Pecha Kucha means, “chit-chat” in Japanese. Also known as “20 x 20 talks.” What is it exactly? It’s you + Powerpoint but with a twist.
For authentic Japanese pronunciation, click on the audio links here.
You must have 20 slides, each one set to show for 20 seconds on a timed presentation. That’s 6 minutes and 40 seconds (6:40) for you to explain your topic. You’re not allowed to touch the mouse during your presentation. This format keeps presentations concise and fast-paced. There are no exceptions to the timing. You must fit your talk to each slide which means you have to practice, practice, practice. Remember, you’ll be talking for six minutes and 40 seconds straight through.
- Pick a topic (criteria will be given to you in class).
- The best presentations use large images with little or no text. This is opposite to how most people use Powerpoint! The Pecha Kucha format forces speakers to really know their topic. For this reason, your Pecha Kucha is the equivalent to a term essay, carries the same weight in marks, and requires similar amount of preparation to do well.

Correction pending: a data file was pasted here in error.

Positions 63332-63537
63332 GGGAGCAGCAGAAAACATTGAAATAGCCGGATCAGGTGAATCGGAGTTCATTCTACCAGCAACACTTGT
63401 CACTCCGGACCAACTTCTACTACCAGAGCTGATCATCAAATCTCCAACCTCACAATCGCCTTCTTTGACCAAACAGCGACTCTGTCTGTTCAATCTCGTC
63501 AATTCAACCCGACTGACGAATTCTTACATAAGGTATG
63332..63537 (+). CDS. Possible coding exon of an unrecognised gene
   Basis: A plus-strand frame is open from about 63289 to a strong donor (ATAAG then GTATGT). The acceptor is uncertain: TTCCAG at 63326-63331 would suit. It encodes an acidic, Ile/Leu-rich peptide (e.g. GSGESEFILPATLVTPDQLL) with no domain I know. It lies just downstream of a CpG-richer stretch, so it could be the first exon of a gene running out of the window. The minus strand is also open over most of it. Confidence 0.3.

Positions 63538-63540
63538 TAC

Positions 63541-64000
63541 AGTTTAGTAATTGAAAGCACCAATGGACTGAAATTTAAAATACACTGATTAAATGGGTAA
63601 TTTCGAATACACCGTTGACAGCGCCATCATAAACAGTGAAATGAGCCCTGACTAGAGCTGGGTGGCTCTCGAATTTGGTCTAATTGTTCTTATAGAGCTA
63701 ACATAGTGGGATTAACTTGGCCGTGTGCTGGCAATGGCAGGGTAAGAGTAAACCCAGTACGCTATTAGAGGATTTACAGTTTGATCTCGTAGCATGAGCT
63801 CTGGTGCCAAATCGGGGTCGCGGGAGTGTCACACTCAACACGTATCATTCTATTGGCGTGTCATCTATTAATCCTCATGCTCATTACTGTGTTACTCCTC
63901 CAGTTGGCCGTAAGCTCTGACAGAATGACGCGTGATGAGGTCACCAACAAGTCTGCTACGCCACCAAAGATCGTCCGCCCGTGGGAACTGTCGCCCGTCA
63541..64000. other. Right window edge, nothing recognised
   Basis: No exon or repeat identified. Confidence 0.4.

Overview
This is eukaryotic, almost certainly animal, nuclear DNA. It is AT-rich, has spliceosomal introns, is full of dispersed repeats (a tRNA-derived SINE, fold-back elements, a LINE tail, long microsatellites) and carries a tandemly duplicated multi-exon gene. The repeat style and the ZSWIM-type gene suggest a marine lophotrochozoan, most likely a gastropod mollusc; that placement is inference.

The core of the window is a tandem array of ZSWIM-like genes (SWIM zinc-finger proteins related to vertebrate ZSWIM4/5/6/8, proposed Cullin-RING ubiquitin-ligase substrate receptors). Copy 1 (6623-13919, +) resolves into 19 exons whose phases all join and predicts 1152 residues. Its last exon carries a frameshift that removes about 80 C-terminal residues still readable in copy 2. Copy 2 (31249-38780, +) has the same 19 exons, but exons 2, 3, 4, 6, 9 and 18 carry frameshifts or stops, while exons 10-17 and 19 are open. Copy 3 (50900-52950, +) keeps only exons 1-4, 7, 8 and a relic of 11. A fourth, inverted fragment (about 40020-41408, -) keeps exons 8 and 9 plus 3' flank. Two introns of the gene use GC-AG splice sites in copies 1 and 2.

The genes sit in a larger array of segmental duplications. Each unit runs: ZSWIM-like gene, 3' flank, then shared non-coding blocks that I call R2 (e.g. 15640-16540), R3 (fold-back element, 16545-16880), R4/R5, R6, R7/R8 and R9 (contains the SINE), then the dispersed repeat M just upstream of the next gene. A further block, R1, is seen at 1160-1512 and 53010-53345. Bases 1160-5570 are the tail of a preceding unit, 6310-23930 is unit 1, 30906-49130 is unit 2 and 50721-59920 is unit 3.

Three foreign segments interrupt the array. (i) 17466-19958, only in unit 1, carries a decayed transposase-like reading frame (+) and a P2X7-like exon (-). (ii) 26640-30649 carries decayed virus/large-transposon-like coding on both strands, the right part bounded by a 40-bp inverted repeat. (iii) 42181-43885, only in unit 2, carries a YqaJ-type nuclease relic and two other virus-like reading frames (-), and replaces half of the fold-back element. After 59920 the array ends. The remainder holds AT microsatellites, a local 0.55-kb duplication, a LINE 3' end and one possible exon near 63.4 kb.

- Choose 20 relevant images (one per slide) using your own photos or large images found online.
- You may present your Pecha Kucha in one of two ways – “live” in front of the class (with the lights off for the projector) or by using SlideShare to make a slidecast (a video of your Powerpoint with your voice narrating). The marking criteria is slightly different for each.
- Each Pecha Kucha will be followed by a Q&A session about your topic with the teacher.
Want to know more? The slidecast below is presented in the Pecha Kucha format and gives a little more info about the whole thing.
About Pecha Kucha
Pecha Kucha started in Tokyo in 2003 to keep presenters from running long. The format has spread across the world and cities everywhere host Pecha Kucha events, inspiring people to present their interests and creative projects. If you’re curious, head over to their website for more info.